Review: Sway–The Irresistible Pull of Irrational Behavior

5 Star, Communications, Decision-Making & Decision-Support, Democracy

SwaySuper Book, Fast Read, Relevant to Participatory Democracy, June 3, 2008

Ori Brafman

This is a very fine book, a fast read, and highly relevant to Web 2.0 and all the emergent opportunities to turn our world right side up, restoring power back to all the people. My reading has moved heavily toward cognitive science and “open everything,” and my avowed goal, apart from creating public intelligence in the public interest, is to make “true cost” visible to the public on every product and service, penetrating through the kinds of sway barriers this book describes.

Each chapter is excellent, with a nice teaser diagram. The book is double-spaced with adequate notes and index.

My flyleaf highlights:

+ Diagnosis bias is huge. [The book does not focus enough on how our “experts know more and more about less and less,” but the core point is valid: once their tiny little brain storage reaches a conclusion, they bend everything to fit it. this could also be called paradigm or disciplinary bias.]

+ Hidden currents in the individual and group decision support process include loss aversion, value attribution or negatiion, and a commitment to the wrong s trategy. Holy Cow. Talk about CIA, Microsoft, Google, CISCO, they are all there.

+ NBA draft is mostly guess and speculation [so is most intelligence “analysis” and both groups get away with it because they are not held accountable for getting it wrong.]

+ Labels *matter* and deeply influence outcomes.

+ Visualization *sells* just about anything.

+ Cues and subtle messages are nuanced and complex and omnipresent. I was really engaged by this section.

+ Need to be heard is vital and the more one does that, the more value is created (this is social networking 101, as Web 2.0 starts to go over the cliff so Web 3.0 can rise like a Pheonix.] The authors stress that those offering to listen must *hear* each individual voice.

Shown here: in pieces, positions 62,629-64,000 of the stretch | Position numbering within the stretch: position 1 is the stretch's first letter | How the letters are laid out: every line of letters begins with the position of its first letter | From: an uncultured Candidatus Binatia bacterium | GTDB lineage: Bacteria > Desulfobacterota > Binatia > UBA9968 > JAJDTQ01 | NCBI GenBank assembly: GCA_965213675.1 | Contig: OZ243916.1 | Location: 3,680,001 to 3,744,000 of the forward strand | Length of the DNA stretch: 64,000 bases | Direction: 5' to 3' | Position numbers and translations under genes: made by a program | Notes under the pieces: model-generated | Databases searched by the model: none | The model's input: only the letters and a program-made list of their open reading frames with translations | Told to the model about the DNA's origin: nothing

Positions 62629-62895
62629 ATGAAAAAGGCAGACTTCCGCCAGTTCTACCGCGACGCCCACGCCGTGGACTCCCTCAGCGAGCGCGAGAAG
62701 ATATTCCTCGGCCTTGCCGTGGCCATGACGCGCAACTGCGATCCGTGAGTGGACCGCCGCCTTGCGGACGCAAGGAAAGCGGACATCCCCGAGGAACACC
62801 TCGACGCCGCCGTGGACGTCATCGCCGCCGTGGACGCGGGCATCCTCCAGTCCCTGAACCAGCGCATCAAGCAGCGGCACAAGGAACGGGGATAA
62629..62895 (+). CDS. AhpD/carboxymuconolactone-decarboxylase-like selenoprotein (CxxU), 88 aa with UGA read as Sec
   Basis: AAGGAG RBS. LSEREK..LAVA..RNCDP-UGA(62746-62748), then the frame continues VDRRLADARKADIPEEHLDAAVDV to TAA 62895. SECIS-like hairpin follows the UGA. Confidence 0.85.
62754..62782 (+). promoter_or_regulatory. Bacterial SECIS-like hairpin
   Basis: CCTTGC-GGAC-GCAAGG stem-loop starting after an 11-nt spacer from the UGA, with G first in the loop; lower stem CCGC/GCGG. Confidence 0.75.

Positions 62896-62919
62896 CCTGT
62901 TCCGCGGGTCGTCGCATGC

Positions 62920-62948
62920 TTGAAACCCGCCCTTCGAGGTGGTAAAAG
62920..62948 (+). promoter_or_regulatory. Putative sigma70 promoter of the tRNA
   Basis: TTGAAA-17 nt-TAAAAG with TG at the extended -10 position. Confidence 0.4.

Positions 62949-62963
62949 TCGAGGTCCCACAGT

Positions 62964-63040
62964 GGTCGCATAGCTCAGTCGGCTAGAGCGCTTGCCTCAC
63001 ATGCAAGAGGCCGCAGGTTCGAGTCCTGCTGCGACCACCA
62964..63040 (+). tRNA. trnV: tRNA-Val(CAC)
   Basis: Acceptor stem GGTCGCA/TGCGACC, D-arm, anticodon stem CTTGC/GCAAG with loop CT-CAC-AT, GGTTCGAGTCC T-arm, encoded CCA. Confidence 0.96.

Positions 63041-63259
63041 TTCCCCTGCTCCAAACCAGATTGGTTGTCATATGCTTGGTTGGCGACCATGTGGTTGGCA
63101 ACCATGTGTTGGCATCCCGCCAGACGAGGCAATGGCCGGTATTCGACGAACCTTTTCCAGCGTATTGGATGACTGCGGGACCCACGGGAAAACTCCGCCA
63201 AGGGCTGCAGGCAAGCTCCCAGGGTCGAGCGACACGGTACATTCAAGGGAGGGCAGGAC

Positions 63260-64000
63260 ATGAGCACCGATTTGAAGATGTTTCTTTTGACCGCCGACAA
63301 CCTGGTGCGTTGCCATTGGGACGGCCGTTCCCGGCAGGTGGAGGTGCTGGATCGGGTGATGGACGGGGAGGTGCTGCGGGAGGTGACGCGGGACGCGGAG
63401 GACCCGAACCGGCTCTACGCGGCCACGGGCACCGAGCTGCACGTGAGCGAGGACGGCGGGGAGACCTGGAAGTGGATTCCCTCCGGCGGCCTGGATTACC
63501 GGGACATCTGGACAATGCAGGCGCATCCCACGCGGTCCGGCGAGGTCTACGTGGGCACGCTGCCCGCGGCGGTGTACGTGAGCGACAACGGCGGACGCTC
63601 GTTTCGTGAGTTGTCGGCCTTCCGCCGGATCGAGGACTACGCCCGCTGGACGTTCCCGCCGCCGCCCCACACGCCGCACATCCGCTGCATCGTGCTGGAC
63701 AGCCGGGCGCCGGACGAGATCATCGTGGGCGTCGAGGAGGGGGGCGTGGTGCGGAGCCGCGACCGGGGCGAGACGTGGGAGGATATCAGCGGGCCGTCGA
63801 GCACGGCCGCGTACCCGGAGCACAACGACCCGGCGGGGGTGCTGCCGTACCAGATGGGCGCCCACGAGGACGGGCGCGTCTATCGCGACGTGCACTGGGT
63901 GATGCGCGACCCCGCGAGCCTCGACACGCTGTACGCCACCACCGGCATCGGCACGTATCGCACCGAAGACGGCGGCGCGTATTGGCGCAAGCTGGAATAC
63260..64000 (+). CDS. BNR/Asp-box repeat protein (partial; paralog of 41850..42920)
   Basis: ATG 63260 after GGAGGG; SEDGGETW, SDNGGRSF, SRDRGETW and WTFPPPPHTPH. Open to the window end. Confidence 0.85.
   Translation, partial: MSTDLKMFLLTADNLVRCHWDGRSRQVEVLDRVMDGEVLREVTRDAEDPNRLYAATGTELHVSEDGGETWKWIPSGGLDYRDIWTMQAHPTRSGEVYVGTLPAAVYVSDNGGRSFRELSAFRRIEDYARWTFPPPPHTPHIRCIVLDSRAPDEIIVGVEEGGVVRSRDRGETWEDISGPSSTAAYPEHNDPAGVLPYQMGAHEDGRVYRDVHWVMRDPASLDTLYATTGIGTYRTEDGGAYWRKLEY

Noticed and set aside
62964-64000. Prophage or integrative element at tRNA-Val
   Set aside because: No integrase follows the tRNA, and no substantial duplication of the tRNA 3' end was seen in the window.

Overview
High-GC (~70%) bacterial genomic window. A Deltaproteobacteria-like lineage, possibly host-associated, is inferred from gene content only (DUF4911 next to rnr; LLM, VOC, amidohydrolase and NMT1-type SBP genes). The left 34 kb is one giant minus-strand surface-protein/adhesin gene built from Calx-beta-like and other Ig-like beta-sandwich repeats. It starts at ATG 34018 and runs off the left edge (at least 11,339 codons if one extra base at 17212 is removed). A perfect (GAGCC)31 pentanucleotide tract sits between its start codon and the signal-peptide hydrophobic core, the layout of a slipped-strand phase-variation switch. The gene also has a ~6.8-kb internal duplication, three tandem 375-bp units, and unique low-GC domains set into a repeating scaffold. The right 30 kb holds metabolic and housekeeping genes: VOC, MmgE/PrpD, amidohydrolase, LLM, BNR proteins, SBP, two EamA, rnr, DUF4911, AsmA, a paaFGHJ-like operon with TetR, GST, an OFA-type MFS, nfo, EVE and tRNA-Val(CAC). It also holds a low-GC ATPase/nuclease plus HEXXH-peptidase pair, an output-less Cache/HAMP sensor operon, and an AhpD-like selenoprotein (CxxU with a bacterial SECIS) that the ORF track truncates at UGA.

+ Blockers matter, i.e. there have to be people in the loop who have the courage, the commitment, the *role* of saying no to abuses of authority including rankism. [I think of all our flag officers and Congress Members who refused to challenge the criminal lies of the White House and the abuses of power by the Vice President, all documented now in the open literature. Had Colin Powell resigned and called for a stop, he would be President in 2009, instead of those now running. all flawed in their own way [and each a testiment to how easily we are swayed by a lack of substance on the part of all three–visit Earth Intelligence Network to see the 52 questions none of the candidates can answer, and the 52 “starter” answers for a Citizens Summit to discuss (February 2009 in Chicago, over Lincoln's birthday).

Great little book. Here are some others I have found to be valuable:
The Structure of Scientific Revolutions
Manufacturing Consent: The Political Economy of the Mass Media
The Landscape of History: How Historians Map the Past
Voltaire's Bastards: The Dictatorship of Reason in the West
Group Genius: The Creative Power of Collaboration
The Age of Missing Information
Forbidden Knowledge: From Prometheus to Pornography
Fog Facts: Searching for Truth in the Land of Spin
Weapons of Mass Deception: The Uses of Propaganda in Bush's War on Iraq

Below is the first in a series of non-profit books (also free online), relevant to creating public intelligence in the public interest).
Collective Intelligence: Creating a Prosperous World at Peace

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